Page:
Questions or comments, e-mail ajhays98@yahoo.com, Nature, Science, Animals - Land, Weather, Volcanoes and Earthquakes, Pacific Earthquake Engineering Research Center, Jan Kozak Collection. According to one police report, fires had broken out in 83 locations by 12:15. The braziers fell over and set houses and entire neighborhoods on fire. Roving bands of Japanese prowled the ruins of Yokohama and Tokyo, setting up makeshift roadblocks and massacring Koreans across the earthquake zone. 1948 turkmenistan ashgabat Even the Imperial Palace caught fire; the Emperor and Empress were in Nikko at the time. But the reconstruction plan is said to have led to the basic structure of today's Tokyo., Goto called the disaster the perfect opportunity to construct an ideal capital, aspired to build a city resistant to a major disaster, the Yomiuri Shimbun reported. An overwhelming disaster has overtaken the people of the friendly nation of Japan, he declared on September 3. For the city was gone., An estimated 6,000 Koreans and a smaller number of Chinese were lynched several days after the earthquake by vigilant mobs in search of scape goats. In accordance with Title 17 U.S.C.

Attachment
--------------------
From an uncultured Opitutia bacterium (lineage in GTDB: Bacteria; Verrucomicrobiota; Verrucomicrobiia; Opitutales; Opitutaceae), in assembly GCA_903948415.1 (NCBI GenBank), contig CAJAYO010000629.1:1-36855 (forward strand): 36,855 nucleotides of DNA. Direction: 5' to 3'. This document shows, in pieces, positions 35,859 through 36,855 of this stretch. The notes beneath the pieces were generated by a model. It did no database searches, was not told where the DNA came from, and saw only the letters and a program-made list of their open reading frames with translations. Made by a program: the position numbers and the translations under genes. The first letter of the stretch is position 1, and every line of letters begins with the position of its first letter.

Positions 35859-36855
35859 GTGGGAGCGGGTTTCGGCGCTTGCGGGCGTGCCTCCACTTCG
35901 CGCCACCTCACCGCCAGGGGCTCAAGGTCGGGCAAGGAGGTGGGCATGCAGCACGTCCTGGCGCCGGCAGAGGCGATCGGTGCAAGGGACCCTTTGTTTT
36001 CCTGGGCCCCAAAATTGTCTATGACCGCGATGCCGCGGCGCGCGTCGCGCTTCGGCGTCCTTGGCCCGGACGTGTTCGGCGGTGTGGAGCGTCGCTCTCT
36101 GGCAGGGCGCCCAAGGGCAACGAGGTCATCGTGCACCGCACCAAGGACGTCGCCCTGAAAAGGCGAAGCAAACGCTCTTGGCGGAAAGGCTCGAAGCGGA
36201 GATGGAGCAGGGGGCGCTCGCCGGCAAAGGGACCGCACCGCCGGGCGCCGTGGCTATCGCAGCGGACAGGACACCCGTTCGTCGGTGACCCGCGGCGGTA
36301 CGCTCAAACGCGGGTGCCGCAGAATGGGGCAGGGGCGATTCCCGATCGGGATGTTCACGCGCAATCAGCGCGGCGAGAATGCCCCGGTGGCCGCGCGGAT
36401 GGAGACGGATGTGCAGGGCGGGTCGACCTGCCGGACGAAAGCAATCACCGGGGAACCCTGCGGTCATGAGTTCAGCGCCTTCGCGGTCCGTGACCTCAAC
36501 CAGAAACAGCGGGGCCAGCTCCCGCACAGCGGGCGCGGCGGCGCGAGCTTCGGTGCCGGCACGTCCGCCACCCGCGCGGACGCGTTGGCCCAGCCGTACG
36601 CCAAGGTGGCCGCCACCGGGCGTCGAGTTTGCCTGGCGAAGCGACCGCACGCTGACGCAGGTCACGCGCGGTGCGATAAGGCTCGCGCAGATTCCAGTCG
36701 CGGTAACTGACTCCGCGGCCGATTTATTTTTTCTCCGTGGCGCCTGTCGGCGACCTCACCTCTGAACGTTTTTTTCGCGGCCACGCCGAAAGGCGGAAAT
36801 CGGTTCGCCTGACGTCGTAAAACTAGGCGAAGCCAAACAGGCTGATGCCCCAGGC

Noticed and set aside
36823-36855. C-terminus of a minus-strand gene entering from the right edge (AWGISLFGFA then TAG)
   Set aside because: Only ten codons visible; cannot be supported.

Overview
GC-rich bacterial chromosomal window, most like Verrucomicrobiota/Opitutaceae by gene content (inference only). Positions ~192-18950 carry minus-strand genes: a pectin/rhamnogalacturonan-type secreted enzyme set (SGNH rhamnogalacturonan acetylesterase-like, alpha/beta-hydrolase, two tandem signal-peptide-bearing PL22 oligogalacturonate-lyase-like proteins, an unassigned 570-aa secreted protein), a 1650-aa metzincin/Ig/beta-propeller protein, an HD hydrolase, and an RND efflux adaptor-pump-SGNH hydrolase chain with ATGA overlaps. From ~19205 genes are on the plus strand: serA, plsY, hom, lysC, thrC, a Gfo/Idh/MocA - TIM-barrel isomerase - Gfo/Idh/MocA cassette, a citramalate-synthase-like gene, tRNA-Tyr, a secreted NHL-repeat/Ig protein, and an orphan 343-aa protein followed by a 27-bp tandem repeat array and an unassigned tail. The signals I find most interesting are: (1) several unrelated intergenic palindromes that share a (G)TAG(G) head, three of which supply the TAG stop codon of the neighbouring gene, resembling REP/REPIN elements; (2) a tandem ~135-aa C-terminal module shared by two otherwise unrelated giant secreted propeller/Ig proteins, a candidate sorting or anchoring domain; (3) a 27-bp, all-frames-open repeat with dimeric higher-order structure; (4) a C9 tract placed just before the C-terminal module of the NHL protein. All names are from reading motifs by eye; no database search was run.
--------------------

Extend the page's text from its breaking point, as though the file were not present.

According to one estimate only 0.9 dwellings in Tokyo were destroyed by tremors. And the quake may have emboldened right-wing forces at the very moment that the country was poised between military expansion and an embrace of Western democracy, only 18 years before Japan would enter World War II. It presented exactly the aspect of a gigantic Christmas pudding over which the spirits were blazing, devouring nothing. Efforts to put out the fires were hindered by the subsequent quakes. An earthquake! The cities of Tokyo and Yokohama, and surrounding towns and villages, have been largely if not completely destroyed by earthquake, fire, and flood, with a resultant appalling loss of life and destitution and distress, requiring measures of urgent relief.. Later that day, Goto ruled out relocation of the nation's capital, announced that 3 billion yen would be spent on reconstruction, and said the latest Western urban planning methods would be used to rebuild Tokyo. I watched flames shoot out from futons that people had slung over their backsAs hot as it was a girl tried to bury herself in the sand. Since 1960, the date has been commemorated in Japan as Disaster Prevention Day. From the waterfront promenade, known as the Bund, to the Bluff, the hillside neighborhood favored by foreign residents, Yokohama was where East met West, and liberal ideasincluding democracy, collective bargaining and womens rightstransfixed those who engaged them. Yet it also whipped up nationalist hysteria, with vigilante bands roving the lawless countryside, murdering thousands of Koreans. Traditional figures offered words of solace: Crown Prince Hirohito 88 years ago; his son, Emperor Akihito, in 2011. Winds channeled through the streets created vortexes at intersections and fiery whirlwinds developed into tornados, which incinerated everything. People were also killed by mudslides, landslides and tsunamis. Passenger trains fell off railway bridges and plunged into the sea. Before the Great Kanto Earthquake struck, Japan was full of optimism. I saw a thirty-foot sampan [boat] that had been lifted neatly on top of the roof of a prostrated house. Telegraph and telephone lines went down across Japan, and the first full newspaper account didnt appear until Sept. 4 a full three days later, Hammer wrote. Tokyo 1923 According to the Guinness Book of Records, the most destructive earthquake ever was the Kanto earthquake that struck the Tokyo and Yokohama areas at 11:58am on September 1, 1923. Schools and other organizations hold drills on disaster readiness. Yonemura tapped out a 19-word bulletin CONFLAGRATION SUBSEQUENT TO SEVERE EARTHQUAKE AT YOKOHAMA AT NOON TODAY. Such major metropolitan streets as Yasukuni-dori avenue and Harumi-dori avenue running through central Tokyo today were built as part of that post-quake reconstruction effort. There was some discussion of moving the capital from Tokyo.